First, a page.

Monday, December 18, 2017
   
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Haiti After Four Hurricanes

Sister Mary Alban Bouchard was settling back into her room in Port-au-Prince, Haiti. She'd just spread out some papers when she heard a roar outside her window. A moment later, her papers were strewn across the room and pictures from her walls had been smashed upon the floor.

"It was like a big hand had come in," she says, "and grabbed everything. Just unbelievably strong." Hurricane Gustav had come to town.

It was only one of the four hurricanes that struck Haiti in 2008. The first hurricane came in August and the fourth in September. In the aftermath, Haiti counted 550 dead and one million homeless. Sister Mary Alban had, over the last 15 years, purchased or commissioned 35 houses for Haiti's poor. The storm swept 10 of them away.

"Life here is tough," she says.

The four hurricanes devastated crops, homes and livelihoods. While storms often strike Haiti, this rapid succession of hurricanes in 2008 affected the whole of the country and not just the coast. Flooding washed away cities and formed lakes between cities. Sister Mary Alban saw people on their rooftops during the floods. Others evacuated.

"People were moved to tents in the mountains," she says. "They were up there with nothing. Some didn't even have clothes. Some are still living there." Many towns were swamped with mud.

After the hurricanes, Sister Mary Alban had 12 more houses built. But in addition to building, she also teaches. A major part of her relief work is a commerce project for women. This project teaches women how to earn small but sufficient livelihoods. She works on the program with Father Joseph Bonard, an Oblate priest.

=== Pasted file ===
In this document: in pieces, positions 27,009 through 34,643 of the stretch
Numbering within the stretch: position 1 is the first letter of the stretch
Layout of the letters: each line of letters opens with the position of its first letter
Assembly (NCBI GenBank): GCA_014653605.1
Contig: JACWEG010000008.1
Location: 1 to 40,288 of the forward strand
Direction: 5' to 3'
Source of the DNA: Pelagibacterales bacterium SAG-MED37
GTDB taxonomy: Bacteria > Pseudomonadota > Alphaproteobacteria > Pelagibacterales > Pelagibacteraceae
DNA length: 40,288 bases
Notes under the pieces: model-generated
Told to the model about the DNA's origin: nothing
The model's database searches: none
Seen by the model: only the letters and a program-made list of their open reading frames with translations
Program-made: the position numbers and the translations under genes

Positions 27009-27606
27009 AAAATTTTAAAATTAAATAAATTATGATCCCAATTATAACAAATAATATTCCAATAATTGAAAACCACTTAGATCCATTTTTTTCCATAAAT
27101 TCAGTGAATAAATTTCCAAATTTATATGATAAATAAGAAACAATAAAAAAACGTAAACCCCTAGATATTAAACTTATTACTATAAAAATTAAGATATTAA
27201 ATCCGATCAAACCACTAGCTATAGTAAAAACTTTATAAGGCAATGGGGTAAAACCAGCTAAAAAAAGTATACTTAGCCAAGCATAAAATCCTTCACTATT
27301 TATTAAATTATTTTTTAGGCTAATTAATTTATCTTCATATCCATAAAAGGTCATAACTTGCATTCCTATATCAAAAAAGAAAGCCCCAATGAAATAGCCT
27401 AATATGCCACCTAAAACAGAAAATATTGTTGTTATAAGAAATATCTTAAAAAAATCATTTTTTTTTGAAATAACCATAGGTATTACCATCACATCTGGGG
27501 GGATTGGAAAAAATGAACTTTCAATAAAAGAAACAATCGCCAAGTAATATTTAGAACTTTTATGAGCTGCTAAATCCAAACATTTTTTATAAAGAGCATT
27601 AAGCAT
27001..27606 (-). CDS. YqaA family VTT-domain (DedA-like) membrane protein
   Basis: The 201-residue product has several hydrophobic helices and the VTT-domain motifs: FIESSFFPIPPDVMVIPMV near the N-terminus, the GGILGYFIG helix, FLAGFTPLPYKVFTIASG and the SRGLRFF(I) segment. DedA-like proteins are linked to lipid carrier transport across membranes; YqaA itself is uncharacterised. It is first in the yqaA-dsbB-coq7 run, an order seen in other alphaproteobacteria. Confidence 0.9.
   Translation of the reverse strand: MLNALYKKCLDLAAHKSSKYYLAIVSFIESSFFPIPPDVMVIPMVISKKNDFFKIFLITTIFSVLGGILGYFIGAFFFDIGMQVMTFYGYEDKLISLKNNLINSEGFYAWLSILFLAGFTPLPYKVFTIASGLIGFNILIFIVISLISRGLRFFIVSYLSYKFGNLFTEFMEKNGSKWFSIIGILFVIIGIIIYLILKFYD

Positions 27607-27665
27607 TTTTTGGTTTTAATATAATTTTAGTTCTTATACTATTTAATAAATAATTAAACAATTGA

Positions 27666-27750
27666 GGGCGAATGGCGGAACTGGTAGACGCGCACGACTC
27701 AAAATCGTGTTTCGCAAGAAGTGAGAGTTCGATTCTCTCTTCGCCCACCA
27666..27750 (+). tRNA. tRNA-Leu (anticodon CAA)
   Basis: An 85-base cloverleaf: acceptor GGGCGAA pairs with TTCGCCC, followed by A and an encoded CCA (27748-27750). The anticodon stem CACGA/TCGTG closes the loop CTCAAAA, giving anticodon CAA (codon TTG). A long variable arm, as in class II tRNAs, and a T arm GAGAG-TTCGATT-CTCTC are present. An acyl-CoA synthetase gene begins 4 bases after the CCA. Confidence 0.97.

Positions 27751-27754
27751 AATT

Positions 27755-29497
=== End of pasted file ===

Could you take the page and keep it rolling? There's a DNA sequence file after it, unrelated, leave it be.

"We gave training for 80 women," she says. "Some of them will sell staples like rice and beans and oil. Others sell clothing or fruit." She provides a small amount of starting capital.

The program also trains the women to save money for present costs and future expenses. "I'm not just going to keep giving money," Sister Mary Alban says.

She also devotes her time to her peace education project, Culture Of Peace. This consists of workshops and a series of 16 booklets, designed to identify parts of Haitian culture that are positive and others that are damaging.

"It's peace education, but I don't call it a course," she says. "I didn't want people to think it has to be in schools."

She designs her workshops to counteract the aspects of Haitian culture that encourage wishing harm upon enemies. She instead wants her workshop participants to consider conflict resolution and forgiveness.

A major example for Sister Mary Alban is how Pope John Paul II visited his would-be assassin and expressed forgiveness. "That impresses me," she says. She teaches the very same conduct.

By Ibrahim Ng

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